<< " " << (pass ? "passes" : " fails") << '\n';
       return pass;
    }
    Note how the expectation is passed to the test driver rather than being embedded in a comment that says // should print 0. So how to use this?
    Code (Text):
    int main ()
    {
        int A [] = {1, 1, 6, 10, 19, 22, 22, 22, 50};
        size_t n = sizeof(A)/sizeof(int);
        int fail_count = 0;
        if (! test_contains(A, n,  1, 1)) ++fail_count;
        if (! test_contains(A, n, 22, 1)) ++fail_count;
        if (! test_contains(A, n, 50, 1)) ++fail_count;
        if (! test_contains(A, n,  0, 0)) ++fail_count;
        if (! test_contains(A, n, 19, 0)) ++fail_count;
        if (! test_contains(A, n, 51, 0)) ++fail_count;
        if (fail_count == 0) {
            std::cout << "All tests passed\n";
            return 0;
        }
        else {
            std::cout << fail_count << " tests failed\n";
            return 1;
        }
    }
    The return code from main means this can be used as a part of a larger automated test suite. If some tests fail, the report will provide a way to zoom in on those problem cases. The hundreds of tests that pass? They pass. In regression test mode, I want to see a single indicate that says that every single test passed.

    The above of course says that one test failed. (Actually, it says "1 tests failed". Some people get pedantic and fix the grammar. I don't bother with that anymore.) The problem is that 19 is in the sorted array. The bug is in the test code rather than in the code to be tested. That happens with great regularity.

    Just because the authors of the C++ library wrote code in a certain way does not mean you should emulate that. Sometimes it means exactly the opposite. For example, the C++ library code contains identifier upon identifier with leading underscores. You should never, ever do that.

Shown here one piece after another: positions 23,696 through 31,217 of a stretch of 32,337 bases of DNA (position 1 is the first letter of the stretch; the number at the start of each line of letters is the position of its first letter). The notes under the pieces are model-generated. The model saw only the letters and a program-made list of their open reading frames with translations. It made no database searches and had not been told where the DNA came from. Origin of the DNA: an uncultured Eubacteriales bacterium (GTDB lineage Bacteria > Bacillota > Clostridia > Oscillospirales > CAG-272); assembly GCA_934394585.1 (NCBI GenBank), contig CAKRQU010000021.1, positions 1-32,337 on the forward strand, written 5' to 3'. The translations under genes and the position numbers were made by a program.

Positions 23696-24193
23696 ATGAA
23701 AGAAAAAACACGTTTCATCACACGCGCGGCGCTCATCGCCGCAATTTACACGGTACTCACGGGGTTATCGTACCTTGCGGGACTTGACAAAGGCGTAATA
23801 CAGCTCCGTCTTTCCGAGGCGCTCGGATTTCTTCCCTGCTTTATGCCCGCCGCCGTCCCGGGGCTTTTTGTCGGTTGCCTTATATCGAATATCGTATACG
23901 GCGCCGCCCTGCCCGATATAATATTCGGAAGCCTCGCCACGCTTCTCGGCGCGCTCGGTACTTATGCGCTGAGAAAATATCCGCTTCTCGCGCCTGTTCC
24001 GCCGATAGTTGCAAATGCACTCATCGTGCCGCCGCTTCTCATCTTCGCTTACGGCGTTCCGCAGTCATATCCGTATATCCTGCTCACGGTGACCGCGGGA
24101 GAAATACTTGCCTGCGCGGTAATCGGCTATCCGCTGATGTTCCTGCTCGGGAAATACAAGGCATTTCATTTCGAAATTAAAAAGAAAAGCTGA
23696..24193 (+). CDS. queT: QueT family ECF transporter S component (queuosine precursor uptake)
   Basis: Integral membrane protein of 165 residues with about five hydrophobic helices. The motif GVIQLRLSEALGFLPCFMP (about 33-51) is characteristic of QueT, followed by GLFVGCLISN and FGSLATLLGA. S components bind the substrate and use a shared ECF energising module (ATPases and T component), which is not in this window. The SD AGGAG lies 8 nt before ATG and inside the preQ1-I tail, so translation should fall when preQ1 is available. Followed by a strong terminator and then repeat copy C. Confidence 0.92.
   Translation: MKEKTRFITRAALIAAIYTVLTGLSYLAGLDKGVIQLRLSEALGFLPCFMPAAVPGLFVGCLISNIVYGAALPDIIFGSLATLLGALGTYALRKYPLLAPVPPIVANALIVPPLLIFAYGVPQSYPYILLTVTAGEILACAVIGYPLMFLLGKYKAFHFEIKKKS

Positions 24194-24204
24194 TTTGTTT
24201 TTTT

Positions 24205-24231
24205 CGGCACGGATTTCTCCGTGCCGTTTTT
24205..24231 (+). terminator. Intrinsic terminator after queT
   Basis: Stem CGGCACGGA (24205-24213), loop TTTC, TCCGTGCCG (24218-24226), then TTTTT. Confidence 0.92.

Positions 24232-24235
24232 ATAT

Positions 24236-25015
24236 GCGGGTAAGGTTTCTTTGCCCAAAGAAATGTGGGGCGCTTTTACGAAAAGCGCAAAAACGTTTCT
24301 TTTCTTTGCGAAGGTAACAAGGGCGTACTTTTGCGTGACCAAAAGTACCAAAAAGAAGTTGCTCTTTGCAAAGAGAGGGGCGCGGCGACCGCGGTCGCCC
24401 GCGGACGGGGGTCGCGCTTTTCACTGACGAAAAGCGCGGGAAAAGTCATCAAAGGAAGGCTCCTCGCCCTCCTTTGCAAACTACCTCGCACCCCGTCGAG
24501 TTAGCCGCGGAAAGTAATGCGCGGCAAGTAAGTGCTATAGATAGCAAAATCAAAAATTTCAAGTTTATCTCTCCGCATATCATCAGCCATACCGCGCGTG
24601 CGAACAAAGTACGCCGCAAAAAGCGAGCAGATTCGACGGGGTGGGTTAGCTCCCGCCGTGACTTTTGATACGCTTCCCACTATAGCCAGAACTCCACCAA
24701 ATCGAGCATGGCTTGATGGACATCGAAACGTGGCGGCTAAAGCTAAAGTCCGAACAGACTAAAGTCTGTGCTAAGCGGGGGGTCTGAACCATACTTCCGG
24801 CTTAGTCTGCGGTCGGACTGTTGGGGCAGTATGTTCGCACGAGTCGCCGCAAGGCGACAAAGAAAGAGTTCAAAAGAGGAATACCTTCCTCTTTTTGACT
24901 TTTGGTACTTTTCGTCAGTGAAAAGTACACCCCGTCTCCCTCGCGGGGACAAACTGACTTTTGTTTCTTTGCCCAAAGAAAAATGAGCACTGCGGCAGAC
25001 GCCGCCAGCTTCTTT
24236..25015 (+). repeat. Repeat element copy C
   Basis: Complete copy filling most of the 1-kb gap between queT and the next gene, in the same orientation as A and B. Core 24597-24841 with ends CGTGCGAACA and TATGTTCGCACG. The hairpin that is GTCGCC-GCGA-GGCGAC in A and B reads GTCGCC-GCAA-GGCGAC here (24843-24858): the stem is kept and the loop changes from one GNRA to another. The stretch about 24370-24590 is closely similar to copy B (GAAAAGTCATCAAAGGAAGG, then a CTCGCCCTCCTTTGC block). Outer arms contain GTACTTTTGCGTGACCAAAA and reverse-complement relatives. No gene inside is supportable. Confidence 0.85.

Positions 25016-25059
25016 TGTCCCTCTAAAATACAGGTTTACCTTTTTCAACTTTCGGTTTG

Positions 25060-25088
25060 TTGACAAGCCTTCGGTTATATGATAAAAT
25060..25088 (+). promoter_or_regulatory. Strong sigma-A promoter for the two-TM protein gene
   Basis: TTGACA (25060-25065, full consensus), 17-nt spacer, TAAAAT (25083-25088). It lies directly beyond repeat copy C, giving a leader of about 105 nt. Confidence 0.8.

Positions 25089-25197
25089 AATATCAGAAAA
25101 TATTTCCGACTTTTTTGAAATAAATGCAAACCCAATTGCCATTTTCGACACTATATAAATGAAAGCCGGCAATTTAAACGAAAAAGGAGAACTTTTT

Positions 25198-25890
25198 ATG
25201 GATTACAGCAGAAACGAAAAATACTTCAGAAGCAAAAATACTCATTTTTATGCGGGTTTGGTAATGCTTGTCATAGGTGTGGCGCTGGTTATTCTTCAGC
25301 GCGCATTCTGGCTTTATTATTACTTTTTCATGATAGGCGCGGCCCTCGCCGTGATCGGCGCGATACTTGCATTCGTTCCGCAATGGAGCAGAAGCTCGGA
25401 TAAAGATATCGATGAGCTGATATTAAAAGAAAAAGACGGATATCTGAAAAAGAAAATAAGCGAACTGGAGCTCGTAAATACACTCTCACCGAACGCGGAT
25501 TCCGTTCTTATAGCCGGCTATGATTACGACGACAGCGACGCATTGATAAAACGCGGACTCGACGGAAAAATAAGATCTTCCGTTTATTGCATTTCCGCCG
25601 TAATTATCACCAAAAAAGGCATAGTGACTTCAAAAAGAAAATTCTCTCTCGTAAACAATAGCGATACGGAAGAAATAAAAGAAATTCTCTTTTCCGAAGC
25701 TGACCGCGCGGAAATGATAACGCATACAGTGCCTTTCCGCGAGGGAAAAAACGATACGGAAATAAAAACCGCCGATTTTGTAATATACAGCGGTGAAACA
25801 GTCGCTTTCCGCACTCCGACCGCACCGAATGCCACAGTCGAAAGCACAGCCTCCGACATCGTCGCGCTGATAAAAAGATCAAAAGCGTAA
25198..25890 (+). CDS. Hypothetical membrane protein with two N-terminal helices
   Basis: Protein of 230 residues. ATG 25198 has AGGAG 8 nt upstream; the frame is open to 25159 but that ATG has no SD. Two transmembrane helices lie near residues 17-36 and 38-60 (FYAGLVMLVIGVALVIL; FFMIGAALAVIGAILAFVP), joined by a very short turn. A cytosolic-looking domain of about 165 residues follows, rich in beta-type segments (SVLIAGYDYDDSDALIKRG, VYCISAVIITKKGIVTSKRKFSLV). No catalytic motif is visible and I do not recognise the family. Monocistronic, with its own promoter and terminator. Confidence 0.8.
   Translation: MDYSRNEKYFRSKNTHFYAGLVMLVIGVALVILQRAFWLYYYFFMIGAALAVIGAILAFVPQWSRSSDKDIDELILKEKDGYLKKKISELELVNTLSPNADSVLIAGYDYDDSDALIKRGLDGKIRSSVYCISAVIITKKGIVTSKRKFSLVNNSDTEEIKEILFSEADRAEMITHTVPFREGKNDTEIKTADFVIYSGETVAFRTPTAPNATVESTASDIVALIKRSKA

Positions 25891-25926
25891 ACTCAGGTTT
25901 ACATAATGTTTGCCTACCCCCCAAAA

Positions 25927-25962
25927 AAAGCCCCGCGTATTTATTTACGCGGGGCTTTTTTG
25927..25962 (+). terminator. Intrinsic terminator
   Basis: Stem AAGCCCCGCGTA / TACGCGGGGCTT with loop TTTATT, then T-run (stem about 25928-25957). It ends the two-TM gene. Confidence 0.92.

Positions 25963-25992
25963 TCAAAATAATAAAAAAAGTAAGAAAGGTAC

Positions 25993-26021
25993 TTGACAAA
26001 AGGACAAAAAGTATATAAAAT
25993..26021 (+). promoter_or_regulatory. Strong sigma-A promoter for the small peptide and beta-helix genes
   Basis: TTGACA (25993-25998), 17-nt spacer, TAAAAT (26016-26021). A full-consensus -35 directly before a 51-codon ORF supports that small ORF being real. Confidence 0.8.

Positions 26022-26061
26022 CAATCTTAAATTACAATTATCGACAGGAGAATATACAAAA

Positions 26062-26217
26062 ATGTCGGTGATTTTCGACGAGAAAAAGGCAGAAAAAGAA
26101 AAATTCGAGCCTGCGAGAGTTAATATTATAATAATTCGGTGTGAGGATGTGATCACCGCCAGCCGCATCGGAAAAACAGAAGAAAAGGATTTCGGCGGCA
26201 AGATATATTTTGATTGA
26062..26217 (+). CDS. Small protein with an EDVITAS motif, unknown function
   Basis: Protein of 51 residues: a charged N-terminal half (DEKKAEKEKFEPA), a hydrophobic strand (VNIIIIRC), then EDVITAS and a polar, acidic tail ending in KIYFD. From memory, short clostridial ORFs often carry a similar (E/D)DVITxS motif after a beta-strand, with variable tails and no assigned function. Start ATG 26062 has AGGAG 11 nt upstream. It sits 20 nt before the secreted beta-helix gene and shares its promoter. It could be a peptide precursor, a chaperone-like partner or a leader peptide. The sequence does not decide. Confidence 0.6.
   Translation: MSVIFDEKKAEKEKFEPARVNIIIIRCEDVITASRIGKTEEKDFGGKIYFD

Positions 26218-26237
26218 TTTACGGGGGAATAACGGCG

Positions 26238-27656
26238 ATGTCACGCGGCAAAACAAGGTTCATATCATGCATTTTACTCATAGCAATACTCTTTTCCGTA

The library code is written with constraints that oftentimes do not pertain to typical user code. For example, any library function that uses forward iterators or bidirectional iterators has to be written to avoid random access or pay a potential penalty. Forward iterators can be incremented by one. Bidirectional iterators add decrement, but only by one. Incrementing or decrementing by twenty may require incrementing or decrementing by one twenty times.

    The library code is also written a strong eye to performance, which oftentimes doesn't pertain to typical user code. Suppose you have a well-written, easily understood, and easily tested function that could be sped up by a factor of ten by means of tricky programming. There is no reason for the rewrite if that function is currently responsible for 0.5% of the CPU utilization. A 0.45% speedup -- no one's going to notice. People will notice if that dubious rewrite breaks things, or makes future maintenance and upgrades cost a whole lot more. It's a different story if that function is responsible for a substantial fraction of the CPU utilization. That's not the case in most cases.

    Performance is an important metric when you aren't meeting your performance goals. Test, and optimize where the tests say you should optimize. Otherwise, focus your attention on everything but performance. Cheaper, better, faster: You can't have all three, and sometimes you can only have one.